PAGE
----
Photo courtesy of Warner Bros. Pictures

Opportunities for female directors have only been growing in recent years, a development that’s taken too long to happen. One of the beneficiaries of this sea change is Olivia Wilde, who made her directorial debut with 2019’s well-received Booksmart. Now she’s back with her highly-anticipated (for an assortment of reasons) sophomore film, Don’t Worry Darling.

The film stars Florence Pugh as Alice Chambers, who lives in a utopian small desert town with her husband, Jack (Harry Styles), who works for a company called Victory. The town has all the trappings of an idyllic version of the 1950s, from the style of the houses to the cars to the way the wives dote on their husbands. But right away it’s clear there’s something off about the town, especially since everyone seems to hold up the company’s leader, Frank (Chris Pine), as some kind of infallible person.

Olivia Wilde and Nick Kroll in Don't Worry Darling Olivia Wilde and Nick Kroll in Don't Worry Darling Photo courtesy of Warner Bros. Pictures

Alice starts to sense the cracks in town’s veneer, and gradually tests the boundaries that everyone else adheres to faithfully. Her suspicions only deepen when another wife disappears, and anyone with whom she chooses to confide gaslights her into thinking that she’s losing her mind. Trying to figure out what’s real or not drives her to do many things that threaten the whole town’s way of life.

Collaborating once again with Booksmart writer Katie Silberman, Wilde creates a mysterious and tension-filled film that is about as far away from the revelry of her previous film as you could get. There are times when the story starts to become too enigmatic for its own good, but Wilde seems to know exactly when to add on a new layer to keep viewers interested in where the story will take them next.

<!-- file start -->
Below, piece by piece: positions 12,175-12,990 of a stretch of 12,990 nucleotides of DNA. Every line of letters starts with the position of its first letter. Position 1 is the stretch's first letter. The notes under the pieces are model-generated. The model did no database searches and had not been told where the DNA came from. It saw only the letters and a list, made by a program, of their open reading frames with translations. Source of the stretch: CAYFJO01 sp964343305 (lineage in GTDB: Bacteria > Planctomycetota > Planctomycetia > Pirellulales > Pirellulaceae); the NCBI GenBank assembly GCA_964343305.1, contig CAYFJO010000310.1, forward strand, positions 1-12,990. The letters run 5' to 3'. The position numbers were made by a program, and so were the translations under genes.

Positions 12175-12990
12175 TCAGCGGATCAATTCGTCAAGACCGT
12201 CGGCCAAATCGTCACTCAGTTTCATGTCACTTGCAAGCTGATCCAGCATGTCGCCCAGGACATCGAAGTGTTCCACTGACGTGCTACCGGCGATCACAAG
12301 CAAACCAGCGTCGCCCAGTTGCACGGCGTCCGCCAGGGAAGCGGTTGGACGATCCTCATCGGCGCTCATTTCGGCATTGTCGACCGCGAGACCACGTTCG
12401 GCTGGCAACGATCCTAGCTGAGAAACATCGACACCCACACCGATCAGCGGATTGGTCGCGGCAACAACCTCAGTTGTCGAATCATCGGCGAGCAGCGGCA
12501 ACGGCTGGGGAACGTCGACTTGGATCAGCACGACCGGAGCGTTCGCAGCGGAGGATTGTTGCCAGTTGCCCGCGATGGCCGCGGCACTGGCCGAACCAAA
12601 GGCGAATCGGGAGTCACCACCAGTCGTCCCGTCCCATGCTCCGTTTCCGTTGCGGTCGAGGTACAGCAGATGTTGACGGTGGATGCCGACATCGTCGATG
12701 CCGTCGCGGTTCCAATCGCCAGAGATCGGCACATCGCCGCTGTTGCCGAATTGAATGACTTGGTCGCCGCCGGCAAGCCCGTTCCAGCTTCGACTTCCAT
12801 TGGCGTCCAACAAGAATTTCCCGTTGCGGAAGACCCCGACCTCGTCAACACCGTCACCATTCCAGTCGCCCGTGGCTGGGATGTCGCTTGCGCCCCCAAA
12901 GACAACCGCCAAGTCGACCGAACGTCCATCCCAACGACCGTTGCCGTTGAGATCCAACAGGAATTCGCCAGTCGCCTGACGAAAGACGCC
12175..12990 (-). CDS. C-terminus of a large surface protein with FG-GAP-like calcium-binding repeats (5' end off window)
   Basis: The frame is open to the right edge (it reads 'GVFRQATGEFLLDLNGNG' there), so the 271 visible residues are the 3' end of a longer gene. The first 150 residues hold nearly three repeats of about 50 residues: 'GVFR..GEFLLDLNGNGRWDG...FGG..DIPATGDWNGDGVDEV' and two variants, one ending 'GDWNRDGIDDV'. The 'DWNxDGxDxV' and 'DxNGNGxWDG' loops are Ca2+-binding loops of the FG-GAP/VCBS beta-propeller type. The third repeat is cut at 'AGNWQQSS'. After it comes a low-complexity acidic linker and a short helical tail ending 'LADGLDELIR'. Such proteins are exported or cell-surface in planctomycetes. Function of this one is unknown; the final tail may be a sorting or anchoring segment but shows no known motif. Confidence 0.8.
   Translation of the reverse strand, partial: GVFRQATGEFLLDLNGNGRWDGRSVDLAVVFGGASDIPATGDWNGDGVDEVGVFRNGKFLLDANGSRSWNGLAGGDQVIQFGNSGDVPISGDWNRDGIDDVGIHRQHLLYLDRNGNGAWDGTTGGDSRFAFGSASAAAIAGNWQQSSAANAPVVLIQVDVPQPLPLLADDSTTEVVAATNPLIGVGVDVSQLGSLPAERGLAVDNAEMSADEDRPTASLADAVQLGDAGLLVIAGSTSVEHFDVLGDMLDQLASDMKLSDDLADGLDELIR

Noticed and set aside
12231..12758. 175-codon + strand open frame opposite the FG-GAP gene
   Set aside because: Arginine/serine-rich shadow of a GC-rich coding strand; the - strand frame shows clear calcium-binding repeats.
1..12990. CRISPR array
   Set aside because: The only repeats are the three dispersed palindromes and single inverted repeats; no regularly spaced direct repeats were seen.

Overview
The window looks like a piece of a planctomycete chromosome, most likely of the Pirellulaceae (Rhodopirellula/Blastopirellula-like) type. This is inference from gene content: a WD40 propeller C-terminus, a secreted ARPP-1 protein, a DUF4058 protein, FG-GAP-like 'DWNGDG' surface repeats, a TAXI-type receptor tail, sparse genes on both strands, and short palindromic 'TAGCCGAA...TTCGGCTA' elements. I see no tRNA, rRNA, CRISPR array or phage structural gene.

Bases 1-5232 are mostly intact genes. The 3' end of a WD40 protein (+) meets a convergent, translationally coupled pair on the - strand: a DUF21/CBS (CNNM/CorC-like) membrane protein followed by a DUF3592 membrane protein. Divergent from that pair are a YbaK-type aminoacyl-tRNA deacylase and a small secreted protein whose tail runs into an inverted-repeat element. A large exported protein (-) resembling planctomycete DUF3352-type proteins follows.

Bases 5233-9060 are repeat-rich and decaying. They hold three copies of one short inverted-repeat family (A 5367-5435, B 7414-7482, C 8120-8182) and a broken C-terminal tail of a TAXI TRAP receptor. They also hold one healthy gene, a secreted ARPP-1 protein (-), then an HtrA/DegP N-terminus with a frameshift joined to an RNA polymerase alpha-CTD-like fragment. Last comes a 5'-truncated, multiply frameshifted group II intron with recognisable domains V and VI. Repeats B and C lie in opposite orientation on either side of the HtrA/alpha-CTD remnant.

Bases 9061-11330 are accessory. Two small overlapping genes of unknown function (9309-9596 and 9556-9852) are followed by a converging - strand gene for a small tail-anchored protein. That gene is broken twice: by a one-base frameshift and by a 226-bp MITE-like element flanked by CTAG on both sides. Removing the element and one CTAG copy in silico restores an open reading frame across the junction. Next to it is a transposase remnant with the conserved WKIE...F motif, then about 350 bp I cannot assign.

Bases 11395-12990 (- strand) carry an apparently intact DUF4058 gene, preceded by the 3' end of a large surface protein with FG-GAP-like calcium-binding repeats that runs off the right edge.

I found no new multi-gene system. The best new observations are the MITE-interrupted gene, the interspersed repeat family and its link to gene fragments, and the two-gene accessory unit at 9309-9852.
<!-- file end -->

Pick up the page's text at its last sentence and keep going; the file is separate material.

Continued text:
Wilde and Silberman also continue to explore gender politics through this well-told allegory. The actions of Alice and the other women (which include Wilde, Gemma Chan, Kiki Layne, Kate Berlant, and others) come off as Stepford Wives-ish, but they also act in ways inconsistent with people who have been brainwashed. When secrets finally start to be revealed, the story takes on a deeper meaning of male insecurity and female empowerment.

Chris Pine in Don't Worry Darling Chris Pine in Don't Worry Darling Photo courtesy of Warner Bros. Pictures

The behind-the-scenes technical team greatly aids in the mood of the film. The production design by Katie Byron is impeccable, and it and the desert landscape are shot extremely well by cinematographer Matthew Libatique. Especially standing out is the score by John Powell, who utilizes unconventional sounds and voices to create music that elevates every scene to which it’s attached.

Pugh has already been a star for several years, and she shows yet again why she’s held in such high esteem. She brings just the right level of angst, confusion, and anger to the evolution of her character, making her compelling throughout. Styles acquits himself well in his biggest role to date, never coming off as just a singer pretending to be an actor. Pine is also great as the creepy-but-charismatic Frank, demonstrating skills that every good cult leader needs.

Don’t Worry Darling holds a lot more than what it shows on the surface, making it a great second film for the talented Wilde. With a proven ability to jump between genres effortlessly, she should be given many more opportunities to tell stories on the big screen.

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Don't Worry Darling opens in theaters on September 23.

Don't Worry Darling | Official Trailer www.youtube.com

Photo courtesy of San Antonio Charter Moms

San Antonio moms launch splashy summer program of fun and learning

Summer Scaries

As summer break kicks off, parents may be facing a large-scale version of the Sunday scaries, coming up with months of activities to keep kids active and engaged. While encouraging kids to get out of the house with “Go play outside” is every bit as valid as it’s always been, a new San Antonio initiative comes pre-loaded with tons of ideas from local parents and experts.

The Summer of Play event series is anchored by three playdates: June 9, June 14, and July 14, taking place at splash pads around town. These get-togethers are held by the San Antonio Charter Moms online community, with over 9,000 members on Facebook, but everyone is invited, and attendees can come and go as they please.

A central goal of the series is to combat learning loss, or the way learning decays while away from school or while dealing with some major scheduling drain like the pandemic. This series focuses on hands-on programming that teaches, while also creating opportunities to play on splash pads around the city and socialize.